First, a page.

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Fetch

Sleeving brake cylinders.

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I have been calling around her in Spokane and cannot find a shop that will sleeve the cylinders. I remember reading some one out California but don't recall the name.

Anyone know of a shop in Seattle?

Thanks,

Dan

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Never knew it was even possible. Usually just replace them.

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22 minutes ago, datzenmike said:

Never knew it was even possible. Usually just replace them.

 

Interesting.

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6 minutes ago, Fetch said:

I have been calling around her in Spokane and cannot find a shop that will sleeve the cylinders. I remember reading some one out California but don't recall the name.

Anyone know of a shop in Seattle?

Thanks,

Dan

What kind of shop are you calling?

Brake shop, mechanics or a machine shop?

 

Any machine shop working on engines should be able to fit a sleeve.... I could see the size been an issue but if they can do the small end of a connecting rod why not a brake cylinder.....

 

My shop that does my engine machine work was also able install the bushings and hone to size for my kingpin front end because they are old school machinists, they dont really care what it is.....

 

 

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1 hour ago, datzenmike said:

Usually just replace them.

What if they are unobtainable? 

Replace or upgrading would be better.. i just assumed he was trying to keep an original part alive..  

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12 minutes ago, Crashtd420 said:

What if they are unobtainable? 

 

 

That would be unusual.

 

The usual is (now a days) replacement, but I have rebuilt them as well as brake calipers, master and slave cylinders. What usually wears out is the replaceable rubber seal. In the 70s our Hyster? lift truck brakes were leaking badly. $100 each for the cylinders. I took the old seal down to the local auto store and found that a 3/4" rebuild kit for an old Rambler looked the same. The fix cost $3. I honed the cylinder with my finger and some fine steel wool. Worked just fine.

 

Now if the wheel cylinders are steel and badly corroded or the piston has gouged the bore then replacement is the only option. Another is a different one that will do the same job.

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The brake cylinders are available, just damned expensive. They are all aluminum. I honed out the cylinders (they looked good and shiny, no visible pitting), put new kits in them and replace one rear one which is also leaking.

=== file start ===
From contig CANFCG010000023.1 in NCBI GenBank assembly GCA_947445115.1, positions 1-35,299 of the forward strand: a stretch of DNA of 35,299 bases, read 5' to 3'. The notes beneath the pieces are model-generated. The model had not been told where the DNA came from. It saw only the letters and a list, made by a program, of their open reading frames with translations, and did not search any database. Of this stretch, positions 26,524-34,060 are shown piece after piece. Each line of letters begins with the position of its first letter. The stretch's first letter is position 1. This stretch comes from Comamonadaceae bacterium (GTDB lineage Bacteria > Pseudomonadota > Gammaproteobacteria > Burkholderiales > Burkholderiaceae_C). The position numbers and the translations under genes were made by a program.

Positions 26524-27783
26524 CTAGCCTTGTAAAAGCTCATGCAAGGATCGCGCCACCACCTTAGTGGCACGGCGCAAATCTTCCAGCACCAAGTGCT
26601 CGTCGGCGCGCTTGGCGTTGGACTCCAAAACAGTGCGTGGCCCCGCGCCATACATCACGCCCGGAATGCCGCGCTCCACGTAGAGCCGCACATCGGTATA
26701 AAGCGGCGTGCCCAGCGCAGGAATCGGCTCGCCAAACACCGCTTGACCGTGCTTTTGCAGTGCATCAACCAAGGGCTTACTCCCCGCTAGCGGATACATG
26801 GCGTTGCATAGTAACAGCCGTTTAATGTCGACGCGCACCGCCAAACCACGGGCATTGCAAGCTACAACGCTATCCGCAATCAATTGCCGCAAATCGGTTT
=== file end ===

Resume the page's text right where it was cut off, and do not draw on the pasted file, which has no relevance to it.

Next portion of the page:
Just thinking while I am writing. Could the DOT 3 synthetic fluid I am using be the problem?

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 (edited) DOT 5 is silicon based. DOT3 or higher boiling point DOT4 is the best choice for a Datsun.

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Nope, picked up a jug of Prestone DOT3 synthetic at O'Reillys.

Some of the specs, could be the problem if the new cylinders are leaking.

  • Prestone dot 3 brake fluid is designed for today's vehicles with disc or drum brakes
  • Exceeds DOT3 specifications and provides an extra margin of safety in extreme breaking conditions
  • Suitable for disk, drum, or ABS brakes
  • Contains a mix of polyglycol ethers

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It was made for DOT3 so what you are using is compatible.

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I use cheap brake fluid. Not synthetic

 

If the rebuild kits work great. But I haven't done one I just buy new jap made ones if available. But the later Made in Italy and Taiwan China ones I get only about 5 yrs out of in a daily driver.

Edited by banzai510(hainz)

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I bet it's the 'rubber' seals. I recently replaced a slave and took it apart to check for machine chips and to grease the seal. The seal looked like it was made out of RTV soft and gooey not like the old ones that were firm.

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Again, thanks for the feedback.

So, I have had no luck finding a place that will sleeve them. Something about liability issues.

The rebuild kits and new cylinder came from reputable companies in the Datsun world. I don't know.

At this point, I will drain the system and clean all the cylinders. Then just go with a (non-synthetic?) DOT 3 and see what happens.

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16 hours ago, datzenmike said:

 (edited) DOT 5 is silicon based. DOT3 or higher boiling point DOT4 is the best choice for a Datsun.

 

Agree on DOT4.

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